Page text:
Edge of the Arctic Shelf
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Daily Update

Dispatch 02 - September 11, 2003
By C. A. Linder

Weather conditions: Intermittent blowing snow, partly cloudy to overcast skies, 15 kt winds, 2-3 ft seas, air temperature 35° F

Mass Transit
The day dawned cold and blustery in Barrow. A damp wind was blowing out of the west, carrying with it the tangy salt smell of the Arctic Ocean. Although we were skeptical about the poor weather conditions, we loaded all of our luggage into the vans by 7:30AM. Minutes later, right on cue, we got the word: "the helicopters are going to fly today - let's get to the flight line."

Fred Kline Helo
Barrow air traffic controller Fred Kline guides the helicopters onto the runway. Science party members wait their turn to get on the helicopter.
Click to enlarge Click to enlarge

Off we went in the vans, bouncing along over the rutted dirt track to the Barrow airport. Everyone was smiling with anticipation - our days of grueling traveling would finally be over and we could get settled into our bunks on the USCGC Healy.

A storm squall graces the horizon above Healy's wake.
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Getting 20 scientists and 6,000 pounds of equipment onto an icebreaker waiting 3 miles offshore is no easy task. When you add 6,000 more pounds of food and five more crew members, the equation gets even more complicated! Fortunately, the Healy is equipped with a talented aviation division - this is the team on the ship responsible for the care, feeding, and flying of the ship's two HH-65A Dolphin helicopters. The aviators were also offloading several crew members and the previous science party, so every trip back and forth from the ship would be a full one.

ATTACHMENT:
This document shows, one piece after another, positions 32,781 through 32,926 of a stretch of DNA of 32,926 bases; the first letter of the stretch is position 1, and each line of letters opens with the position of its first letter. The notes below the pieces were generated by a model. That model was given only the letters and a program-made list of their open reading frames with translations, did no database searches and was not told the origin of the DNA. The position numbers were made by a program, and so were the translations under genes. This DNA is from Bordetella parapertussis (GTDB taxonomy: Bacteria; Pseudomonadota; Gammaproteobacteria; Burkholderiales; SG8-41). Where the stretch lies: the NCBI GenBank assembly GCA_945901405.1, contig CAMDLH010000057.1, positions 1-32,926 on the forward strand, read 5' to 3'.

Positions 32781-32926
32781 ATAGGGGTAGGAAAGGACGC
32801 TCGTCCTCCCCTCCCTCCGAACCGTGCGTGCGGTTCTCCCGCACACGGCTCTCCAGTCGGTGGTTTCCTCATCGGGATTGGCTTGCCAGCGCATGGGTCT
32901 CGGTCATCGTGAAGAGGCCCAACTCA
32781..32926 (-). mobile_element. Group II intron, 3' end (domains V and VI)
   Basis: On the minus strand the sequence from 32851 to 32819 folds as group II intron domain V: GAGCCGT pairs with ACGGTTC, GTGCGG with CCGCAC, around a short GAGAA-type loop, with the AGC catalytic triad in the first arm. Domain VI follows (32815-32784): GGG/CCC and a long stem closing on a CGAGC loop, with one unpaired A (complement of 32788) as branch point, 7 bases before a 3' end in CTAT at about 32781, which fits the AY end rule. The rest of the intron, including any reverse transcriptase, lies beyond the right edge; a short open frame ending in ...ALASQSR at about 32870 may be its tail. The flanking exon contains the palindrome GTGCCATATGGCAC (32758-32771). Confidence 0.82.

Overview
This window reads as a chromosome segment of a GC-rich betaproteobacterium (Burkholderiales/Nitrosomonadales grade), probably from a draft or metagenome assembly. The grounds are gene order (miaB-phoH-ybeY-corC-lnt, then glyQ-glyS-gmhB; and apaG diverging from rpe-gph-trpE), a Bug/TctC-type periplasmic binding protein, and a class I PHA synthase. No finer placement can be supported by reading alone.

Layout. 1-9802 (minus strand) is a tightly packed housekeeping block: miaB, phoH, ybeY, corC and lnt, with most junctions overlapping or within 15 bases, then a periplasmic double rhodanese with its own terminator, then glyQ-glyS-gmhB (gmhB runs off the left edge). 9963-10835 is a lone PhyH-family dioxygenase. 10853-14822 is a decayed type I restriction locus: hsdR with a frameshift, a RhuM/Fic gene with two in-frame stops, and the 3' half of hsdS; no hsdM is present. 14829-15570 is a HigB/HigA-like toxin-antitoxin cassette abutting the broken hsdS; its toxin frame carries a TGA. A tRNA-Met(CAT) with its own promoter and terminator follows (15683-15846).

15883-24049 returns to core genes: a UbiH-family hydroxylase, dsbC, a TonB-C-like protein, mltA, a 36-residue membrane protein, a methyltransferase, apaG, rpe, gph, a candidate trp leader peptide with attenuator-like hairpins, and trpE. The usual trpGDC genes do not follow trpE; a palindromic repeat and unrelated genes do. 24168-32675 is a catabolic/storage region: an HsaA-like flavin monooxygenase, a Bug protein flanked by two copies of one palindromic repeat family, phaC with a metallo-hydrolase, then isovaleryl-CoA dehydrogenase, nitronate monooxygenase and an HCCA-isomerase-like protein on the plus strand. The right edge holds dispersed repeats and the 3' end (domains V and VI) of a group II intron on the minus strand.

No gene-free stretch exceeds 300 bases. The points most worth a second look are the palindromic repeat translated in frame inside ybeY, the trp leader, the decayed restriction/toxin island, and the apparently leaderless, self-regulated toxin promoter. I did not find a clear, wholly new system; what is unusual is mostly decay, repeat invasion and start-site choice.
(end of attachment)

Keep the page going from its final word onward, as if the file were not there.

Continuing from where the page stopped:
At 8:30AM the first helicopter zipped around Barrow's flight control tower and landed on the runway. Air traffic controller Fred Kline kept us entertained with stories about a recent polar bear visitation of the airport (last Sunday!) while the first four passengers suited up in exposure suits and loaded into the waiting Dolphin. And so the morning passed into afternoon, the helicopters running continuously back and forth from ship to shore.

By midafternoon, our entire science party was on the Healy enjoying our first lunch. After getting refueled we began to attack the stack of waiting cargo boxes. Science operations are due to commence as early as tomorrow, so the science labs were a flurry of activity today -- unpacking boxes, setting up and securing computers, testing instruments. When you're at sea every minute is priceless, and we are determined to make the most of every moment we have in the Arctic Ocean.

To see more photos from our first day at sea, visit the Digital Dispatch Image Gallery, which I will be updating from the ship as time allows.

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